Category Archives: Qt

New GUI for kdev-cppcheck

Hi there!

As you all probably know CppCheck is static code analyzer tool for C and C++. KDevelop has a plugin that provides a front-end for it, and the plugin is called kdev-cppcheck.

The good news is I’ve updated it’s GUI and now it uses the KDevelop Problem Checker Framework.

In the past it used to have it’s own toolview, where it showed issues in different formats (flat issue list, grouped by files, grouped by issue severity), based on the settings set in a KCM module.

Here’s a screenshot showing and example of this


What I’ve done is break up that KCM module, and create a per project settings window, and a general global settings window. The global settings window allows you to set the location of the cppcheck tool


The per project settings window allows one to set the rest: parameters, and what should be checked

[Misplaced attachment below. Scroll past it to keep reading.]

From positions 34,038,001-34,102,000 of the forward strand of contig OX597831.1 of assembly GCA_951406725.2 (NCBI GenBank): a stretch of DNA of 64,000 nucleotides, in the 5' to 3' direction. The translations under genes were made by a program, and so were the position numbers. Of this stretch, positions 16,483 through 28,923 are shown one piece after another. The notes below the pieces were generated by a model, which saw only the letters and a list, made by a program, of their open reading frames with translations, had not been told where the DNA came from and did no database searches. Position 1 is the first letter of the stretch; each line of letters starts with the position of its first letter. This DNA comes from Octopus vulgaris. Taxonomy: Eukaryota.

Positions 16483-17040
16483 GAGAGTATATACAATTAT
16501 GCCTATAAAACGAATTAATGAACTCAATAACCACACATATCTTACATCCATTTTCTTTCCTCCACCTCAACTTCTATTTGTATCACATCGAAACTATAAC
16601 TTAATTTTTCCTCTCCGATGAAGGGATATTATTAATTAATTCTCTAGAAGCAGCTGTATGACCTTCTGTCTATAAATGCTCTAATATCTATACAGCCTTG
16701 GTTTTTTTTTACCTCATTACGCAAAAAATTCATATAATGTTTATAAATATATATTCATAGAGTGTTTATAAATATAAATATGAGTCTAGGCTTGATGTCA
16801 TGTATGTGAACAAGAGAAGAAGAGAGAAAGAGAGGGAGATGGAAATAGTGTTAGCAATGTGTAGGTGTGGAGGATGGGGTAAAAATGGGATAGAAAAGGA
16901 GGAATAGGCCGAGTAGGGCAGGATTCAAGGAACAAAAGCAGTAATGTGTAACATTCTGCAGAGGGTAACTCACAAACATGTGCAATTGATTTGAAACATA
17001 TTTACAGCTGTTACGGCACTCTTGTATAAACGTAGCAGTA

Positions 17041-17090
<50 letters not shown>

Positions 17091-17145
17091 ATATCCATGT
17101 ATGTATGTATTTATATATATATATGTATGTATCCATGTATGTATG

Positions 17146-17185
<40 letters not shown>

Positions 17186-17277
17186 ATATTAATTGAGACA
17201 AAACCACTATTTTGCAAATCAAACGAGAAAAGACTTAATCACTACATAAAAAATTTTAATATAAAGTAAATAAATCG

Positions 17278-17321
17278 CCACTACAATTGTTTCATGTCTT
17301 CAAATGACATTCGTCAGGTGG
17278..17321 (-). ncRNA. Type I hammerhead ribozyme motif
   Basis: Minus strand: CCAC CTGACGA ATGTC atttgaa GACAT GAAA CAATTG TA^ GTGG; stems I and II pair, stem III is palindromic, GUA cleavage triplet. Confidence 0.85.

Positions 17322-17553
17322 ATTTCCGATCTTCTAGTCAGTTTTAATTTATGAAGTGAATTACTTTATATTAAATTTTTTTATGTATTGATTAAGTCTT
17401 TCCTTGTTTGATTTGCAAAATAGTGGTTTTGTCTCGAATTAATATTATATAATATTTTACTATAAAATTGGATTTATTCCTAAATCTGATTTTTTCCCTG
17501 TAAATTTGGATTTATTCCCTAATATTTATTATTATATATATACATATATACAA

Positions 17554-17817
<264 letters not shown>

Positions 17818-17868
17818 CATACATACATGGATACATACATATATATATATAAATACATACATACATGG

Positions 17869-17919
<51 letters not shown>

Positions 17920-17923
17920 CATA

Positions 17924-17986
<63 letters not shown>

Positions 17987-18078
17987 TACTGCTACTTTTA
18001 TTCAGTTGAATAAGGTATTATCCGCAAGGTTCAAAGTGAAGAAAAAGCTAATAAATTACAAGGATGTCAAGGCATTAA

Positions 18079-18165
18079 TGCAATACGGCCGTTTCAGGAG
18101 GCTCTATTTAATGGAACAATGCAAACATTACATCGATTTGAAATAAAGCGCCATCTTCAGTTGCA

Also the results area now shown in the problems toolview, just like problems found by the background parser, in it’s own tab.


Here’s a video showing the workflow

New GUI for kdev-krazy2

Hi there!

First of all let me introduce some concepts for readers who are unfamilair with them.

What is krayz2?

Krazy2 is a set of code tests (basically static code analysis) for KDE developers.

What is kdev-krazy2?

kdev-krazy is a plugin for KDevelop, that provides a frontend for Krazy2, so it can be run directly from KDevelop. The resulting issues also show up in KDevelop.

What’s changed?

I’ve given some love to this plugin lately: First I ported it to KF5 so it can run in the latest KDevelop. Now I’ve changed it’s GUI so it now uses the new KDevelop Problem Checker Framework.

Up until now the plugin had it’s own toolview. That’s where settings could be changed, analysis started, and that’s where the issues showed up. Let’s see some screenshots!